That was difficult, remembered Emily Siner, a May graduate from Glenwood, Ill., who took the class last fall and is now interning at NPR. You had to find someone interesting enough for a story who would also give you access to their life, she said. It was something she wasn’t sure she would be willing to do herself.

They had to pitch their ideas to Harrington and the class, and it did not always go well.

“I had three ideas initially and they were all shot down in a matter of minutes,” Bruch said with a smile. He realized after that he had not given the ideas much thought.

Something similar happened to Bourque.

Bruch finally found his subject in a female boxer training at a local gym. Bourque found a local woman who ran a rescue for exotic birds, and had many of her own. Siner found a retired rabbi who had survived the Holocaust.

The students then had to put in the time with their subjects. At Harrington’s urging, they spent many hours over several weeks – at their work and at home and elsewhere, sometimes asking questions, often just hanging out and observing.

What books did the rabbi have on his shelf? How did Cindy talk to her birds? What does it feel like for a boxer to struggle for breath in a losing fight?

With so much access to personal details, and sometimes confidences, Siner realized she had to carefully consider what she used and how. “I learned how to be a more compassionate reporter,” she said.

Bourque said the experience taught her to be a better interviewer, less dependent on a list of questions and more “organic.” It also taught her the value of careful observation, “picking up details that at the time may seem small, but then when you go to write the story you’re like ‘Oh thank God I have that.’ ”

The hardest part of the process for students, however, is figuring out “the larger thing that the story is about,” Harrington said. Sometimes he calls it the “universal resonance,” or the aspect of the story that will connect with readers and their own lives.

“It’s something about being a human being – a feeling or an emotion, more than just ‘here are the facts,’ ” Bourque said.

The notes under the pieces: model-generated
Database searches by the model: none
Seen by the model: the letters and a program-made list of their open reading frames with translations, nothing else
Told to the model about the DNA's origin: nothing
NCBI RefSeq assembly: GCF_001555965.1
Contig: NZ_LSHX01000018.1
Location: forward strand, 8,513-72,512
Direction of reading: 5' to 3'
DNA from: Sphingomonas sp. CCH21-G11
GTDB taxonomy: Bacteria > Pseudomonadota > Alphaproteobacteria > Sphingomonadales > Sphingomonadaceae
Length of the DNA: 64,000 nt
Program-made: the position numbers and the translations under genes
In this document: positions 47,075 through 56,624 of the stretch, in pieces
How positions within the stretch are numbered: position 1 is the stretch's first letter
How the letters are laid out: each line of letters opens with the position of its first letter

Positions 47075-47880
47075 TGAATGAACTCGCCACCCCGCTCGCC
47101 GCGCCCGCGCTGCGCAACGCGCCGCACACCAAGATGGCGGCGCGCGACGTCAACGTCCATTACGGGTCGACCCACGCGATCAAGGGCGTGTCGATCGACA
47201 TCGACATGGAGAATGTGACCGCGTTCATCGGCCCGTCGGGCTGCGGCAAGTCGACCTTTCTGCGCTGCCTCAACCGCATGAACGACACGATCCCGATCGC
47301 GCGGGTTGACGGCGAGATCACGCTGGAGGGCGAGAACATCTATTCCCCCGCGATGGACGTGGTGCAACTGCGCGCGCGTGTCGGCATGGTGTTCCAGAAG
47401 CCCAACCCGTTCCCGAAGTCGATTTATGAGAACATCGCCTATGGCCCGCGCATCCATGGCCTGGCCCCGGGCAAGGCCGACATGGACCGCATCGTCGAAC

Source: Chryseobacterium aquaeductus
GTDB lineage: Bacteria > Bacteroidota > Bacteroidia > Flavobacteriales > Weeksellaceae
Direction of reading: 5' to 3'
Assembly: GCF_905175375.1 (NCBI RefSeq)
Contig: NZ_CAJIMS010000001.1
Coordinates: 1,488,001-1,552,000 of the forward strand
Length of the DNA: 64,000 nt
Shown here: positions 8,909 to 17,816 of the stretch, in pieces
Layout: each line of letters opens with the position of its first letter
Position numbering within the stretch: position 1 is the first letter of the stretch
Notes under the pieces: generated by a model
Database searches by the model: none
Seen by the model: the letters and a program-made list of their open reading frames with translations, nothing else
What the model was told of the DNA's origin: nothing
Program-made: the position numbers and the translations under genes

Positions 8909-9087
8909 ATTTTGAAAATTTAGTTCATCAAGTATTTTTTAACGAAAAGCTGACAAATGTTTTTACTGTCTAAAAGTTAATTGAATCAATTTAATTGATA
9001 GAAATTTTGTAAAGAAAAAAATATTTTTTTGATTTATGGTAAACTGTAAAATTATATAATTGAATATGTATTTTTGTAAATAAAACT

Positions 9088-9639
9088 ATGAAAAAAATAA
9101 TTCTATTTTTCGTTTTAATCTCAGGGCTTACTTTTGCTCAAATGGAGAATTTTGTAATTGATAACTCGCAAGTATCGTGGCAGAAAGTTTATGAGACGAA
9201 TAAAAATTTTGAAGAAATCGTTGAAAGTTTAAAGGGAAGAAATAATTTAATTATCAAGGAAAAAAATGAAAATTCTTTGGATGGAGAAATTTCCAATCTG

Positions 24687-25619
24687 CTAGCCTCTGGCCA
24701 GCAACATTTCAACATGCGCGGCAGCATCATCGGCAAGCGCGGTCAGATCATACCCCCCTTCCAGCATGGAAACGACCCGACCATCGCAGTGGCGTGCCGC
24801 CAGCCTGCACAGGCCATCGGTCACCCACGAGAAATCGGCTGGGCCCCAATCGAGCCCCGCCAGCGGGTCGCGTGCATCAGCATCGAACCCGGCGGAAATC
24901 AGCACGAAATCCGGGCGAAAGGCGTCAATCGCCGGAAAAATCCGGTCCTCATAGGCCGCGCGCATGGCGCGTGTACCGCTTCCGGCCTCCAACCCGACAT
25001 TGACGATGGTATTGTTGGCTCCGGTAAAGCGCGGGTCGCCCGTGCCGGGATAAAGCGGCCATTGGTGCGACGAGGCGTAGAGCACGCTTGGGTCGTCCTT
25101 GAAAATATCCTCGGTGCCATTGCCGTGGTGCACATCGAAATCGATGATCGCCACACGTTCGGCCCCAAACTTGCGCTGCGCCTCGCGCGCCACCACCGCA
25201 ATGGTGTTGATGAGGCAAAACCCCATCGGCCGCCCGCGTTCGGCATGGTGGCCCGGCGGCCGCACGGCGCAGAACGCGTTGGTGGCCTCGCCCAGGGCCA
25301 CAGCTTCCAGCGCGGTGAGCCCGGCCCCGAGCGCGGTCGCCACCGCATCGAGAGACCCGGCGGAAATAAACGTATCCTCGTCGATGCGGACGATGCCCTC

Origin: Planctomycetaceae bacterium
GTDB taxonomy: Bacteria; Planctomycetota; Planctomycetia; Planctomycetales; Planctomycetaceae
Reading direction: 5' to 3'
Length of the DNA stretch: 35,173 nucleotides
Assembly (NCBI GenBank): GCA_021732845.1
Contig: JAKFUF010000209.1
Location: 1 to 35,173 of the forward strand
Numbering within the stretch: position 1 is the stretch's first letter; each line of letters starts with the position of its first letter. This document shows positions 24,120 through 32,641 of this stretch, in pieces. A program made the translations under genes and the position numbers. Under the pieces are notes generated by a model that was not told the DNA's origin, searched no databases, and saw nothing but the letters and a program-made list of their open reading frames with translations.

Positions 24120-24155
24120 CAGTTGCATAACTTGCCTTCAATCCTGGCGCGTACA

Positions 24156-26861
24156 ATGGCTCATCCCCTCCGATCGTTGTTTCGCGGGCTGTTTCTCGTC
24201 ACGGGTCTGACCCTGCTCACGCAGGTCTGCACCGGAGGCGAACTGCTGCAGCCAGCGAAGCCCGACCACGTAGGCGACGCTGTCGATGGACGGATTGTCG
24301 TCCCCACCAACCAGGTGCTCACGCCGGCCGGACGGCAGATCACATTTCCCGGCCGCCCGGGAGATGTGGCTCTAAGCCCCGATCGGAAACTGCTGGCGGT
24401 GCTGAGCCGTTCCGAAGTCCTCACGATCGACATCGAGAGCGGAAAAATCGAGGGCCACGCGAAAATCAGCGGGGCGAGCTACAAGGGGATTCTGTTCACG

Many students were still struggling to find their story when they wrote their long first drafts. As with every step of the process, those drafts were presented and discussed in class “so everybody can learn from everybody else’s experience,” Harrington said.

According to Bruch, “no one had a really good story the first time … once you get it out there and you have people talking about it, you realize the flaws … how sort of bad it is.” He remembered stewing over it, then hearing Harrington’s assurance to everyone that, with work, they would have a good story at the end of the process.

Bruch then remembers more pain as he worked the story into its final form over several weeks, “but at the very end of it, it’s your best work.”

Harrington makes sure his students understand that they likely won’t begin their careers doing this kind of work. If it’s something they have a passion for, they likely will need to develop it on the side and prove themselves first.

“There’s a great deal of craft to learn, in terms of the elements that make a story feel like a story in the way that a piece of short fiction feels like a story,” Harrington said. Few who write in the genre produce great work before they’re 30, he said.
Even if the form is not something they are drawn to, the skills developed in the class can be applied in everything they do, Siner said.

“A lot of aspects of a literary journalism story can really be applied to anything. It’s just a matter of thinking about it when you’re reporting, like thinking about taking details and asking questions that are going beyond the surface level.”

It can be easy to look at aspects of a person’s life and think “that’s kind of boring,” Bruch said. Look at it closer though, and you might find “that’s really interesting, that’s really inspiring.”